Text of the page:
Between 1850 and 1928, through the introduction of a series of acts of parliament, Britain became a democratic country. All the features that would be expected in a democracy were put in place. For example, the franchise was made universal, the constituencies were more or less shared equally across the country, voting was protected and the opportunities for corruption were considerably reduced. Whilst appreciating the effectiveness of these acts, it is necessary to examine the various background factors which encouraged governments and parliament to pass them in the first place. They include social changes such as population growth and movement, education and the growth of a national press that contributed to growing public interest and participation in politics. Background factors also include enlightened political leadership as well as naked political self-interest linked to party self-interest and survival.
Social and Economic Change
➢ In the 1850s, the political system in Britain came under increasing pressure as a result of social and economic change. The nineteenth century saw a rapid growth in the size and movement of population. Industrial areas grew at the expense of country/rural areas but the way that political representation was organized was slow to change. The Industrial Revolution changed where people lived, how they worked and how they saw their position in society.
➢ At a time of large scale industrialization, urbanization and social change, the government was still run by the upper class, elected by a small, male minority. Many in the growing business and trade classes felt their efforts were making Britain rich but that they and the towns/cities in which they lived were under-represented. They believed that the upper class, based on land ownership, should not have all political power but that it should be shared with the middle classes. Faced with this pressure, parliament had little option but to take steps that led to the growth of democracy.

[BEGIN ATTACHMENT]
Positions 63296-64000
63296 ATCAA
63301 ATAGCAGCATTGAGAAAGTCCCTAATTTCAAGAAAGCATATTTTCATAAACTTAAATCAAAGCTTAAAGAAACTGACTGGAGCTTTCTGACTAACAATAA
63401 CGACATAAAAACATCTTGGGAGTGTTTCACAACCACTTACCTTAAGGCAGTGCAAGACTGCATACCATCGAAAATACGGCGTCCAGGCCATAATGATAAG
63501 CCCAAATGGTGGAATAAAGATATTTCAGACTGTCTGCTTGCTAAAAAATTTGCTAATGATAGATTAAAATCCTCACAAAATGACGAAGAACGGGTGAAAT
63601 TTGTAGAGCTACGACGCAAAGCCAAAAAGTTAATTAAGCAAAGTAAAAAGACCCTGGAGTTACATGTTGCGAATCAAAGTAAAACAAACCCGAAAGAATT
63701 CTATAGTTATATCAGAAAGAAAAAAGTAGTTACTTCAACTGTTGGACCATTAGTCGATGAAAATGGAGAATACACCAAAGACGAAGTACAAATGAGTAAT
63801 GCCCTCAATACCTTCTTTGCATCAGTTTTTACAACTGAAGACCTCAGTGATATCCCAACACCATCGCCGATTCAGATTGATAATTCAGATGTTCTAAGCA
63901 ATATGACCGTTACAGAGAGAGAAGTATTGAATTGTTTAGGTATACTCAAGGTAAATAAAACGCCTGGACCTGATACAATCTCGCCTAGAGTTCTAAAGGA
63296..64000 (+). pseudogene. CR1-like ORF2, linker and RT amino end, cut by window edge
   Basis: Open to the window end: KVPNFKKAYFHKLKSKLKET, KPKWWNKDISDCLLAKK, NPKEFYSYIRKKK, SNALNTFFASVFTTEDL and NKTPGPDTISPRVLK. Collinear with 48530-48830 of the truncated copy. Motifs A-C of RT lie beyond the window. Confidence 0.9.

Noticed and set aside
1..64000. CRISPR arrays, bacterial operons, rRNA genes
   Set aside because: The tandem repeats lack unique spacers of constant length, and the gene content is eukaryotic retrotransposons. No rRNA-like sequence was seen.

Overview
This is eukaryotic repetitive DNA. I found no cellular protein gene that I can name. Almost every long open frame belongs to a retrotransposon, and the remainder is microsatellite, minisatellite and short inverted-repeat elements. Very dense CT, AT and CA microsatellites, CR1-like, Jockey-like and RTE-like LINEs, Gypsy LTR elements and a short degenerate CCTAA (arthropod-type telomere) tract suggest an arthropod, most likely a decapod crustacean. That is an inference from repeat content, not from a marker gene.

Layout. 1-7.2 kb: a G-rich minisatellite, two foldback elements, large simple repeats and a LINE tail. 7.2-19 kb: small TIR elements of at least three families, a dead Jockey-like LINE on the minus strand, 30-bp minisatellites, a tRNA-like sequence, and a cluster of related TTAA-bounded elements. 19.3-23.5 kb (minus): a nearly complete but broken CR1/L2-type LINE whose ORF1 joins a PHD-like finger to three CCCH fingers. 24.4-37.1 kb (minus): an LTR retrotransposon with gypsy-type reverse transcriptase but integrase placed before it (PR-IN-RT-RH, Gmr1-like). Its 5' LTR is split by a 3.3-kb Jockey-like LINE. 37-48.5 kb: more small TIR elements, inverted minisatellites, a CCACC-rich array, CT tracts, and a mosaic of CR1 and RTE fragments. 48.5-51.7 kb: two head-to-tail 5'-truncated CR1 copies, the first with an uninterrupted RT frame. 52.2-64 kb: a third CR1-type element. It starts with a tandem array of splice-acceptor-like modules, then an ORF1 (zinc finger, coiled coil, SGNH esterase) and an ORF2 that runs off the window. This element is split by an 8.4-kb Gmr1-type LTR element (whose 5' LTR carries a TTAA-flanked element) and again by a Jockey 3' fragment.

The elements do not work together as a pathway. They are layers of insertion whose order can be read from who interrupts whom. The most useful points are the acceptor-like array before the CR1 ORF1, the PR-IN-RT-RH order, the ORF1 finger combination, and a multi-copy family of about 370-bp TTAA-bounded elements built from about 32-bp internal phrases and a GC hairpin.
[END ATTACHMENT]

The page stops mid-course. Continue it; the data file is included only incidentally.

Growing Public Interest in the Political System
➢ By the 1860s, there was growing public interest in the political system. Despite the lack of compulsory education, education levels were growing steadily. Linked to this, was the growth of national newspapers, encouraged by the railway system. These papers focused on national issues such as politics and they were also the main reading materials for many in society.
➢ Through the newspapers, the public learnt of the defects and flaws in the political system. Newspapers triggered interest in events in Europe and the USA, whilst also allowing some comparison between Britain’s system and that of other countries. All of this combined to cause people to realize that there was much wrong with the political system and that change was needed.
Influences from Abroad
➢ The American War of Independence, 1775-1783, The French Revolution of 1789 and the revolutions in Europe in 1848 all influenced the formation of reform societies and pressure groups in Britain. Radical, political ideas such as those of Thomas Paine, set out in his book, ‘The Rights of Man’, were discussed and written about.
➢ In the 1860s, popular enthusiasm for democracy and desire for political reform grew with support for the Northern cause in the American Civil War and the struggle for Italian liberty. Pressure Groups outside Parliament
➢ Following the Great Reform Act of 1832, demands for further reform continued into the 1840s. The prominent reformist group at this time was the Chartists who believed that only by extending democracy to working class people could living and working conditions be improved. They presented a series of petitions to parliament but failed to persuade the government to agree to their demands (see page 5 of textbook).
➢ The writings of John Stuart Mill in his books, ‘On Liberty’ (1860) and ‘Representative Government’...